The second rewarding factor is producing something here in Bangladesh and selling it to the consumers around the world. Starting from the tiny grocery shops of a remote village in Bangladesh; the fact that Square goods have made their way to the expensive shops of the developed countries is something that truly makes me proud.

We are now at a critical stage of development, and we are facing more challenges than any time in the past. How do you see this?
The food and beverage sector requires the same support the government has given the RMG sector. Like all other sectors that deal with manufacturing, the demand for an adequate supply of gas and electricity is felt here, and government must ensure that. Land acquisition is another hassle for those who would like to invest heavily. Areas of tax exemption and tax rebates have to be clarified and implemented, as that will encourage people to reveal proper facts about their business. Without transparency in the private sector, achieving high-end goals will be difficult.

What was Square’s vision behind entering the food business?
In its journey for more than half a century, Square Group has been strengthening its bond with the people of Bangladesh by delivering the best quality products and services and thereby improving the quality of life. Its founder chairman, Samson H Chowdhury, believed that integrity, solidarity, and dedication which were the keys to success. SFBL has been functioning with those same principles at its core. As a sister concern of Square Group, SFBL is always liable to be honest, and sincere in each of its operations and to deliver the epitome of quality.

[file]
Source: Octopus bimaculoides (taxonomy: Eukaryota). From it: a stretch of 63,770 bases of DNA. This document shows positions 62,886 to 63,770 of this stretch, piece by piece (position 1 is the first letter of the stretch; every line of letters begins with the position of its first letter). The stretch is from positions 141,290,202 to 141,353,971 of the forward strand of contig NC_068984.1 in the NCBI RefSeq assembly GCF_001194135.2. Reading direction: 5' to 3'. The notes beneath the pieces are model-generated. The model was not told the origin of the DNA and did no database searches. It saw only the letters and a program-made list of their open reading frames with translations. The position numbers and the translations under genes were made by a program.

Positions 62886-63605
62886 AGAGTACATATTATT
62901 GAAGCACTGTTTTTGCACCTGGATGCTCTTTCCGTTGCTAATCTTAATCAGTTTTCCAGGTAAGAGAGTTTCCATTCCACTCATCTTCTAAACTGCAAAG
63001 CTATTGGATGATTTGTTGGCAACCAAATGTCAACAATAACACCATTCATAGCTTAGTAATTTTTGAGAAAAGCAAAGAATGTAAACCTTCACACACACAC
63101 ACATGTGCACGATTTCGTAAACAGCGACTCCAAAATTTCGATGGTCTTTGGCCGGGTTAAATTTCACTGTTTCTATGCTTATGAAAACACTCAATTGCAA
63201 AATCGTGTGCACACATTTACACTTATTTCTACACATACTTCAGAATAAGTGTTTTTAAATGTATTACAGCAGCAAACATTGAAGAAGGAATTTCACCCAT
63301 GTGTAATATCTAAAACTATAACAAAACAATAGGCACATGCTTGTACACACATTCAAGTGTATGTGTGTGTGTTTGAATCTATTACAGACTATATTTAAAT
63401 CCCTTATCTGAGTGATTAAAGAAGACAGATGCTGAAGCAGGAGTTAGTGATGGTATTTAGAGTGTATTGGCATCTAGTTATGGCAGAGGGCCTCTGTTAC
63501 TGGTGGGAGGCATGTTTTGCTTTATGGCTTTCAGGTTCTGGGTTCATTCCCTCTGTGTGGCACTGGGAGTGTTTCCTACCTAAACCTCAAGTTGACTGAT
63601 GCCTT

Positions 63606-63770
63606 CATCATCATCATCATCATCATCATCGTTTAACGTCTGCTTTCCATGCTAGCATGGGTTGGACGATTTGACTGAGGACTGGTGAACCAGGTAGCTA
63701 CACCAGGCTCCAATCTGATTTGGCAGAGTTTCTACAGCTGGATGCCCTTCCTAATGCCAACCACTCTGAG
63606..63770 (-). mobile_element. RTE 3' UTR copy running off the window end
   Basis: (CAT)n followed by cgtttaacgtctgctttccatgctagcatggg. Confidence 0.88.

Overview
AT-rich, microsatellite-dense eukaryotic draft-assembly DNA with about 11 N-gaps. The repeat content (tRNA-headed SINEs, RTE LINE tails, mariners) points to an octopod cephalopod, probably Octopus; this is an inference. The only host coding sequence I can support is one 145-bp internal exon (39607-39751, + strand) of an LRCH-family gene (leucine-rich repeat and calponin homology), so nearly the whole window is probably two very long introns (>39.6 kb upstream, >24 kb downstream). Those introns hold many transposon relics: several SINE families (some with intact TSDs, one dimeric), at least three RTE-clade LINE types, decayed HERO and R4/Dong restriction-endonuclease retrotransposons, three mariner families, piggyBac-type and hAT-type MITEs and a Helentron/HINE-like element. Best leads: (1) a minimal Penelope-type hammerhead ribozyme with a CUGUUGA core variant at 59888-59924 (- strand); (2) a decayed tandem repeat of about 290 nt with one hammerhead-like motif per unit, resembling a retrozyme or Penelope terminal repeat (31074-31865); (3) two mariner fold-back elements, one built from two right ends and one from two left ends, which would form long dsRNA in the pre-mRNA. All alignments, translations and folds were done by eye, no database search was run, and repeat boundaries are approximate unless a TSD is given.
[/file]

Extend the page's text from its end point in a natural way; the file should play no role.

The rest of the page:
When Square Food & Beverage Limited (formerly Square Consumer Ltd.), started its journey in 2000, there were no branded quality packaged spices in the market. Within a short span of time, it managed to gain a strong foothold in the market by providing consistent quality products which guaranteed customer satisfaction. For its uncompromised dedication with quality and food safety management, the company had obtained the international quality standard ISO 9001, ISO 22000. Commitment to quality, innovative products, consumer satisfaction has given the company a unique position in the food business.

Square is currently one of the largest operators in the food and agro-processing sector. As such, what are your thoughts regarding the prospects of this sector?
Regarding our GDP, Bangladesh moved up to the 44th position in 2015 from the 58th position in 2013. The food and agro-processing industry played a vital role behind this development. The enormous potential attracts local players to enter and reap the benefits. People are seeking improved lifestyles and are willing to spend more thanks to a 3.55% annual rate of urbanization. Packaged foods are making life more convenient for people, so it’s a natural choice. 30% of the population of Bangladesh is in the age bracket of 10-24 years and are potential customers for snack items manufactured by the food industry. The backward linkage industries give the company a big boost. To my belief, standard ready food habit will enhance this booming business.
Nevertheless, food adulteration is a growing concern in our country. Maintaining the seamless supply of hygienic food is crucial. People die more in consuming adulterated food rather than starving. From farm to fork, food can be tainted at any stage of production. However, we also need to keep in mind that over-demand due to increased population and lack of purchasing power of quality food is encouraging some racketeers to enter into the food business with sub-standard products. The mobile food court is trying to resolve this problem. Safety Food Ordinance 2013 has recently been enacted. Only strict compliance with the ordinance and mass people awareness can ensure hygienic food.

What are the main challenges which are slowing the progress of this sector?